US vs Europe: hours in lab

Linda Kingsbury lab_sakano at maillink.berkeley.edu
Tue Feb 20 16:32:29 EST 1996


In article <9601198247.AA824750380 at nas.edu>, jjoy at nas.edu ("Janet Joy") wrote:

>     It seems that American students have little choice but to work to
>   extremes since they are compared to each other in the job market.   I
>   wish I could believe that the American worker bees learned so much more
>   and were so much more productive than their counterparts in other
>   countries, but my experiences don't really support that idea. . . .
>   although I admit anecdotal data should be taken with a grain of salt.
>   Maybe my experiences are atypical.   My suspicion is that Americans are
>   just busier, but neither more creative, wise, or good at science than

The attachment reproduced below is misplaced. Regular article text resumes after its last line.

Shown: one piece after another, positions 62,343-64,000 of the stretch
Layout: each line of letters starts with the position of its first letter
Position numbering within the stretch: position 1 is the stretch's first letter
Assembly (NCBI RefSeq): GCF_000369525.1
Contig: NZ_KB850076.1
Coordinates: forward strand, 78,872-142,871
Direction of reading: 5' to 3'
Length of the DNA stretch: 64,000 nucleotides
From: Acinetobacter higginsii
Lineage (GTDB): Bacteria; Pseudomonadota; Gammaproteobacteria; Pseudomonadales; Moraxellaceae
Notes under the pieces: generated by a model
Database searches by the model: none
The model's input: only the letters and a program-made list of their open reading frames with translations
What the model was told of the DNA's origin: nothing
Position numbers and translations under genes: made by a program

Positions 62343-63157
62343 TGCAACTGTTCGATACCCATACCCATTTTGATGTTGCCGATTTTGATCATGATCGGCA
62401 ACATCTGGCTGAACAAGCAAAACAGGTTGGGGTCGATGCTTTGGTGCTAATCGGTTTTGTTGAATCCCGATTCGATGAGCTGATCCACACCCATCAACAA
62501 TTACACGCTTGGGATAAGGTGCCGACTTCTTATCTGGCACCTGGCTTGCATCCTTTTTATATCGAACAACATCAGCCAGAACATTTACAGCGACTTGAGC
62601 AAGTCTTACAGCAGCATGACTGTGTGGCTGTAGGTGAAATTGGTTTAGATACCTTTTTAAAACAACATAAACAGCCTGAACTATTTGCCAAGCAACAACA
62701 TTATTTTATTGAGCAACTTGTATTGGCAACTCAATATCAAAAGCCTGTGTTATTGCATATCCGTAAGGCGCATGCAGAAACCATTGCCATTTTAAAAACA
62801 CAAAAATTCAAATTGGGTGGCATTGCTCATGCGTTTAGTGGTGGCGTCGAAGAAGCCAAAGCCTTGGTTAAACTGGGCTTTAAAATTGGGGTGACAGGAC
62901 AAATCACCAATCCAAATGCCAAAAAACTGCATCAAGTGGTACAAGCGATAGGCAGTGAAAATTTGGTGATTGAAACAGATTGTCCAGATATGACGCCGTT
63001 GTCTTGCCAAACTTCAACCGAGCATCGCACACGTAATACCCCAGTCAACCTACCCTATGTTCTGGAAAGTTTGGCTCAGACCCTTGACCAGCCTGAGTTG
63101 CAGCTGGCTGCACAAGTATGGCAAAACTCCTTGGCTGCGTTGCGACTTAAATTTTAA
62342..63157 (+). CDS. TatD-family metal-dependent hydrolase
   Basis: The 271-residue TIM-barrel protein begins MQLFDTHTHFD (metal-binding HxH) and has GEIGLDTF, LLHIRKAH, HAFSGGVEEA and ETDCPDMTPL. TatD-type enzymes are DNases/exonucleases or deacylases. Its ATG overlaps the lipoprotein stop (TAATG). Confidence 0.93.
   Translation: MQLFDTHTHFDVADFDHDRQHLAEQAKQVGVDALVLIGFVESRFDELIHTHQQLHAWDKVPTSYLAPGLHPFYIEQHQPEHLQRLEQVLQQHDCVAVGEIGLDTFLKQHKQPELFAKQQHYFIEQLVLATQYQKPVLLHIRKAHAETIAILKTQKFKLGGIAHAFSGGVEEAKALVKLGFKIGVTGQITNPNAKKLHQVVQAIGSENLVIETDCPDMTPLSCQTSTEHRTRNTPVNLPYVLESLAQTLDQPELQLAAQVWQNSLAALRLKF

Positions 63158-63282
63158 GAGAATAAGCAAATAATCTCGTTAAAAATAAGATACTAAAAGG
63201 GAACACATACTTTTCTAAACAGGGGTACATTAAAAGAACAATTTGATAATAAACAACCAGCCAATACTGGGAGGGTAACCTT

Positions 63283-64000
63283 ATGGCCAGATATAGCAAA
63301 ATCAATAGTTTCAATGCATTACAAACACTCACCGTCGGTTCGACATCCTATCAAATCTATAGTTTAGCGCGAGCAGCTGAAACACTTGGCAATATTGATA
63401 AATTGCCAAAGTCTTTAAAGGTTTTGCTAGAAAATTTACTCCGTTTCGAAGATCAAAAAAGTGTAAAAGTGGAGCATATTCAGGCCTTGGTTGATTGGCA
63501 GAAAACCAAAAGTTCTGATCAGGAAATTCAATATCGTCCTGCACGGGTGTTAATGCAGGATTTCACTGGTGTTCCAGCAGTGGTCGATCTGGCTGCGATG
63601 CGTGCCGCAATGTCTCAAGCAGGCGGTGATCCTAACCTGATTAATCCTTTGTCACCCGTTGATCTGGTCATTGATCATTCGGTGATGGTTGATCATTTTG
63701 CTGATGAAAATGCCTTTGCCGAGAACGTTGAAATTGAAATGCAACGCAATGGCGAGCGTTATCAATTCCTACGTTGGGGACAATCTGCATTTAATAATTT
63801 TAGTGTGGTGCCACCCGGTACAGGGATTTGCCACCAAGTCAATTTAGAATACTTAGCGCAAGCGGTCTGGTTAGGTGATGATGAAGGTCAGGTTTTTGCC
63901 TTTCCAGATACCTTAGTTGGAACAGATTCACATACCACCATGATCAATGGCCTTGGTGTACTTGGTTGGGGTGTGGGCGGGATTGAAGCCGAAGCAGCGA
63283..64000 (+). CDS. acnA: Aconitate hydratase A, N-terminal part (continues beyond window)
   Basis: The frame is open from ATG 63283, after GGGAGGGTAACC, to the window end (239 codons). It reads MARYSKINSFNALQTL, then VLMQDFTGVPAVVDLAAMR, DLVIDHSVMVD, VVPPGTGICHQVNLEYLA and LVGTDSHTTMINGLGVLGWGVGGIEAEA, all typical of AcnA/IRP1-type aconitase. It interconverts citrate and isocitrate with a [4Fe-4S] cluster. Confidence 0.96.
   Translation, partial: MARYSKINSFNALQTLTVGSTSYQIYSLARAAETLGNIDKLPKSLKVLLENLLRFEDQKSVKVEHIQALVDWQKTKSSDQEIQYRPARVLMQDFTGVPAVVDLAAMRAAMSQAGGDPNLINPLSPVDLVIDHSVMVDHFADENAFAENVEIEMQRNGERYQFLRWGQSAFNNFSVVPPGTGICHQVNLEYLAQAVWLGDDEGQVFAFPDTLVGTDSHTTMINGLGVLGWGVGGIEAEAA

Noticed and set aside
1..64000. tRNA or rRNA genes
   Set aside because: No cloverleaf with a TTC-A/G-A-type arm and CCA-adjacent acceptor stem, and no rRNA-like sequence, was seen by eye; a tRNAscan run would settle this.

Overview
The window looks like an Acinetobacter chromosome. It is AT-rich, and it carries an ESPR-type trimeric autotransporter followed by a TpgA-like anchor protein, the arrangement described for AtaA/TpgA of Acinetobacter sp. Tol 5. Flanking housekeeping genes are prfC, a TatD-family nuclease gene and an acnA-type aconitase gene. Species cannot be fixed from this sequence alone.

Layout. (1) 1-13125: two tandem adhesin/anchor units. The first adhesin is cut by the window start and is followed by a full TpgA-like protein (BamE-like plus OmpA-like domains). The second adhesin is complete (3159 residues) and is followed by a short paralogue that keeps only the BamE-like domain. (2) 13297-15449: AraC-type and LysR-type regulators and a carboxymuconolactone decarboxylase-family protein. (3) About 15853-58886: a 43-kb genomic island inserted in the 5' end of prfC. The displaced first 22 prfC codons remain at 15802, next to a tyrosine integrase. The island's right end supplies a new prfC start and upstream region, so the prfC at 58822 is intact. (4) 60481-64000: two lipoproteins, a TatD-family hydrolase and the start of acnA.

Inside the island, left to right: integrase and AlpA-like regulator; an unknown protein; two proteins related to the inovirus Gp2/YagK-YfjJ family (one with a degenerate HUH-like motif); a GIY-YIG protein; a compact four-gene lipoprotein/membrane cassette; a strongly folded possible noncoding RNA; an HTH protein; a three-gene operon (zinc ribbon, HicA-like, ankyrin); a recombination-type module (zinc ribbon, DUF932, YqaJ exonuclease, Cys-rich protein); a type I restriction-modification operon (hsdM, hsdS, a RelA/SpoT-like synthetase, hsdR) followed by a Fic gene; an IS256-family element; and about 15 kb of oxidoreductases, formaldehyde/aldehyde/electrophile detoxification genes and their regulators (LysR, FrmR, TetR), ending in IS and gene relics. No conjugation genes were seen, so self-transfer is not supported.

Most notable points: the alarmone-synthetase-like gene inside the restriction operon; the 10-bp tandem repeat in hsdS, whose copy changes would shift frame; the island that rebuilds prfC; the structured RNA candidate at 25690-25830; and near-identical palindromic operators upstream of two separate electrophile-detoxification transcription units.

>   scientists in other countries.

An interesting question...do longer hours make a person more productive? 
Up to a point they may.  On the other hand, overwork is well known to
decrease creativity, accuracy, etc.  Are Americans overworked, or
Europeans underworked?  What is the ideal number of hours/week for best
productivity?  What, if any, extenuating circumstances should be
addressed?  Commute time?  Family?



More information about the Womenbio mailing list